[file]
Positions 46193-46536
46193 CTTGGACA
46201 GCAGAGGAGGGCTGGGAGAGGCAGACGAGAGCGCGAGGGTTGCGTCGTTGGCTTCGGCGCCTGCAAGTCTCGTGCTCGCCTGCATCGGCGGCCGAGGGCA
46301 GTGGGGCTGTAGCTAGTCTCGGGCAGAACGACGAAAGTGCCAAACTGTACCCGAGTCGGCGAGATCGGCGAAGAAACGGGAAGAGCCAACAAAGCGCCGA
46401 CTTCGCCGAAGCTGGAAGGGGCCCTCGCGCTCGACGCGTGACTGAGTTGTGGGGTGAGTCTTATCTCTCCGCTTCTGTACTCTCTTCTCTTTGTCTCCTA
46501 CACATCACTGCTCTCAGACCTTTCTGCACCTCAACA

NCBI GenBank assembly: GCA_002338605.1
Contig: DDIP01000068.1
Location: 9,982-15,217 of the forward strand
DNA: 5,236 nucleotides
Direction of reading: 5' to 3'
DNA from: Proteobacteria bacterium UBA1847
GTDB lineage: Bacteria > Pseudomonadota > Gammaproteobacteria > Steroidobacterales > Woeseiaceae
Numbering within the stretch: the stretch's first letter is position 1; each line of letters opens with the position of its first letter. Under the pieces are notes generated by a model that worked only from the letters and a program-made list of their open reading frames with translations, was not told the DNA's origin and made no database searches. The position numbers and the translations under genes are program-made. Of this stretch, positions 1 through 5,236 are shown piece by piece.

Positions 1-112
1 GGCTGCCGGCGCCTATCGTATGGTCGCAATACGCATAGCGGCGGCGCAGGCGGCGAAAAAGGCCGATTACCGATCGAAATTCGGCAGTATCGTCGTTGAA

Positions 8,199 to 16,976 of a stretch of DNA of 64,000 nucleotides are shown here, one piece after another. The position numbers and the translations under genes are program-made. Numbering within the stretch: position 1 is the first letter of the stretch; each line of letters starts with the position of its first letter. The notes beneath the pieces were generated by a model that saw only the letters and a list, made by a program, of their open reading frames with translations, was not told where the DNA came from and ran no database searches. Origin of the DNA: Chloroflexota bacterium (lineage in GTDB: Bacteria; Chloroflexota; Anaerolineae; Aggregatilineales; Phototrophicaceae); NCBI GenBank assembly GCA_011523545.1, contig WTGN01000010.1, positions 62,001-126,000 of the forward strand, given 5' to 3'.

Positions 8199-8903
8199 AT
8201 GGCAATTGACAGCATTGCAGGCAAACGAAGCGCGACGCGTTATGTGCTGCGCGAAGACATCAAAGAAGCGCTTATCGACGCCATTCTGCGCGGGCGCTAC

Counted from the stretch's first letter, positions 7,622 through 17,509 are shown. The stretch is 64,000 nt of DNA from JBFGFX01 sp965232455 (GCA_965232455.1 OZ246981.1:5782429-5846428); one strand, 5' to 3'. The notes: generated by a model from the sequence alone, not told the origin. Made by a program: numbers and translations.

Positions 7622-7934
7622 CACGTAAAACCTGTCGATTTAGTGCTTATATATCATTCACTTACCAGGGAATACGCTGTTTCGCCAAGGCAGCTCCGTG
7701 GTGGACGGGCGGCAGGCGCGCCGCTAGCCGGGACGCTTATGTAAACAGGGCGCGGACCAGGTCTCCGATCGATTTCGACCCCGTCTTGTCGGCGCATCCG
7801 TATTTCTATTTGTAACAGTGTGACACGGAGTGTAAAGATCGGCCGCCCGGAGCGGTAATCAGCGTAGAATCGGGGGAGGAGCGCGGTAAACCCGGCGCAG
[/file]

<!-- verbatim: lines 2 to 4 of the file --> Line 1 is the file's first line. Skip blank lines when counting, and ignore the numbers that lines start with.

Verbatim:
46193 CTTGGACA
46201 GCAGAGGAGGGCTGGGAGAGGCAGACGAGAGCGCGAGGGTTGCGTCGTTGGCTTCGGCGCCTGCAAGTCTCGTGCTCGCCTGCATCGGCGGCCGAGGGCA
46301 GTGGGGCTGTAGCTAGTCTCGGGCAGAACGACGAAAGTGCCAAACTGTACCCGAGTCGGCGAGATCGGCGAAGAAACGGGAAGAGCCAACAAAGCGCCGA